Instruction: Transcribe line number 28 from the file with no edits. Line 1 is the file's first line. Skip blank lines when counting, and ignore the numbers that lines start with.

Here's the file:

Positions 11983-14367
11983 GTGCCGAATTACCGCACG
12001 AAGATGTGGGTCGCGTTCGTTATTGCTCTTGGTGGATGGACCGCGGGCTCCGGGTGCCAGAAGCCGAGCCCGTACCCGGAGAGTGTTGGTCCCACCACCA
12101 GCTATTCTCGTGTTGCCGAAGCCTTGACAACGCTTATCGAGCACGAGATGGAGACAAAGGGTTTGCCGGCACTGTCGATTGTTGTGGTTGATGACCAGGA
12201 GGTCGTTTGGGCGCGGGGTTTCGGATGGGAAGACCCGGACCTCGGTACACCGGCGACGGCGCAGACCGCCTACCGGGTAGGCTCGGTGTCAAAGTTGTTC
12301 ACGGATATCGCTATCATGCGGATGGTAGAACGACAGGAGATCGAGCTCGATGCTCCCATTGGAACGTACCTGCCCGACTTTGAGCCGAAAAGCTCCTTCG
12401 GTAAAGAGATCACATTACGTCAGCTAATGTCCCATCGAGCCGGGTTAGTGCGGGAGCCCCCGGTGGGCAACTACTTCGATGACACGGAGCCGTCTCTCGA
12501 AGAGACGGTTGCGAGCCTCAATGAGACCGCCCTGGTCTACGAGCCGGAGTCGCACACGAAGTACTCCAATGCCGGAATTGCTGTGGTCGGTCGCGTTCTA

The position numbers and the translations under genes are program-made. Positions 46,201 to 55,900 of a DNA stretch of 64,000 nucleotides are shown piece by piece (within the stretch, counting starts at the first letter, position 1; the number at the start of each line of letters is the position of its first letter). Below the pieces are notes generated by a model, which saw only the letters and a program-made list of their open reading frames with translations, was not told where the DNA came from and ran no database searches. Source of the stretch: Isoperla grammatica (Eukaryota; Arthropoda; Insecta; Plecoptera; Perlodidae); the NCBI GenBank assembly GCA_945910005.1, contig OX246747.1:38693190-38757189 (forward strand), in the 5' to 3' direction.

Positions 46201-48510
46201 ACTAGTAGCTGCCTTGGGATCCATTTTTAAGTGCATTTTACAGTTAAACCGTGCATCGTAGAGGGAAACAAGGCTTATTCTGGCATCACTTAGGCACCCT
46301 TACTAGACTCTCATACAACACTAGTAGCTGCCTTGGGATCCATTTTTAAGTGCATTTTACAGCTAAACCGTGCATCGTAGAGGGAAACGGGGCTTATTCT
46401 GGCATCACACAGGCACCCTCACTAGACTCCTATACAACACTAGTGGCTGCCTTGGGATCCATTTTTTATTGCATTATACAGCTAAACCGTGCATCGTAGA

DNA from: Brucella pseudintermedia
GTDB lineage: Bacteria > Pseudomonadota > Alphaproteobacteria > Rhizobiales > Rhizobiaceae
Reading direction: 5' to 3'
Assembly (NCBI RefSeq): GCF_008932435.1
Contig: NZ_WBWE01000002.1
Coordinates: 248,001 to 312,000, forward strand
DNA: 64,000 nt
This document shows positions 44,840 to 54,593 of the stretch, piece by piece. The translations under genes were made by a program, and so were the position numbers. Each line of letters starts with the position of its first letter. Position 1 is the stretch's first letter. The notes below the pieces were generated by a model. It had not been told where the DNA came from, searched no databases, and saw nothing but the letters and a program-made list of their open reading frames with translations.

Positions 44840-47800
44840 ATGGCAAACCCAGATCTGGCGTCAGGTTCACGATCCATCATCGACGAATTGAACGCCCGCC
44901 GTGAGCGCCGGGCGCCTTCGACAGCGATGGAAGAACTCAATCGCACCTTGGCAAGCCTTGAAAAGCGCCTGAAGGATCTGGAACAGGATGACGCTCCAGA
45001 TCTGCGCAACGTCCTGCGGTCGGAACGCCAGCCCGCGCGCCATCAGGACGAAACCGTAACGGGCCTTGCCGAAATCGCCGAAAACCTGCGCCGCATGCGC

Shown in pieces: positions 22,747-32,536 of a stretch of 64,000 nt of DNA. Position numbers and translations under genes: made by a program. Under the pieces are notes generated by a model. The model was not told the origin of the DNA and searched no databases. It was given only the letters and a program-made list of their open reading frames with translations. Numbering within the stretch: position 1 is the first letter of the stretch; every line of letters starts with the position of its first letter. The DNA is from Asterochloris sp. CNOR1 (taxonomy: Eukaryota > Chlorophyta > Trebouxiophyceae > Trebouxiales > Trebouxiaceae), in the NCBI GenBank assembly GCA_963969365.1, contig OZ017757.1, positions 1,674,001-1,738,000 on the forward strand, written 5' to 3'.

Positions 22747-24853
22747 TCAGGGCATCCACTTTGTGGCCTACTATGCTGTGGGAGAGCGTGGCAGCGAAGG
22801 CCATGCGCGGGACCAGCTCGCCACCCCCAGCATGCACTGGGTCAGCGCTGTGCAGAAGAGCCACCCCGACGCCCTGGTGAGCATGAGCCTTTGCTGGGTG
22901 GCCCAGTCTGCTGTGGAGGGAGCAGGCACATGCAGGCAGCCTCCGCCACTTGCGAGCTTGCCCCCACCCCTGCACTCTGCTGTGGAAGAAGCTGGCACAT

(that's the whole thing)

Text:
22747 TCAGGGCATCCACTTTGTGGCCTACTATGCTGTGGGAGAGCGTGGCAGCGAAGG